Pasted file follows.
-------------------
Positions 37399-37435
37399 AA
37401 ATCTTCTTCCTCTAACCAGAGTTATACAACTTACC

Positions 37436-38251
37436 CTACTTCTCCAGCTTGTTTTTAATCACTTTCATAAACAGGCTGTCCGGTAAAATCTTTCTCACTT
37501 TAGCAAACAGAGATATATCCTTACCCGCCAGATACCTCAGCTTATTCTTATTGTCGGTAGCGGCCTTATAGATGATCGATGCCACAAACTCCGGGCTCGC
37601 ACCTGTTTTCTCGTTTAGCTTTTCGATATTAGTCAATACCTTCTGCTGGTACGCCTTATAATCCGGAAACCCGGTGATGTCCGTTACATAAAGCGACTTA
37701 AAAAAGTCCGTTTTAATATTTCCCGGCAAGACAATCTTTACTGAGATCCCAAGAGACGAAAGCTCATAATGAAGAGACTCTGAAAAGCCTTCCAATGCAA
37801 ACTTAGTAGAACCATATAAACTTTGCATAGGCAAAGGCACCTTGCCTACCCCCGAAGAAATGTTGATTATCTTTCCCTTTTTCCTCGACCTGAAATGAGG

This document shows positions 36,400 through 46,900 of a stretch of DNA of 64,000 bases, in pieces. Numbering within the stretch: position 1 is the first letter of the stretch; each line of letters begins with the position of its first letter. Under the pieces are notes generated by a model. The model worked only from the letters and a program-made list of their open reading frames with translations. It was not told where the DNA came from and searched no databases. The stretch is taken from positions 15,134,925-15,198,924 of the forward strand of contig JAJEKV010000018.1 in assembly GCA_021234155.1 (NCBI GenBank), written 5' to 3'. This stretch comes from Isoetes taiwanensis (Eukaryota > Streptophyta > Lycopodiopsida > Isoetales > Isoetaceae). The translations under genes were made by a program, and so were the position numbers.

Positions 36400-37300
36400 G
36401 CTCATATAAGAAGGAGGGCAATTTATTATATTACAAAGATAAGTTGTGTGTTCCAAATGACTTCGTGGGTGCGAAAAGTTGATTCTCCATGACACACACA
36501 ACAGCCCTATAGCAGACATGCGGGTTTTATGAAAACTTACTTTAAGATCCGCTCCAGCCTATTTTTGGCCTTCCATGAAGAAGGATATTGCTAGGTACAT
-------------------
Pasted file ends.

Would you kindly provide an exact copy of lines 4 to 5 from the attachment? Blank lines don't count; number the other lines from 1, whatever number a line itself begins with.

Positions 37436-38251
37436 CTACTTCTCCAGCTTGTTTTTAATCACTTTCATAAACAGGCTGTCCGGTAAAATCTTTCTCACTT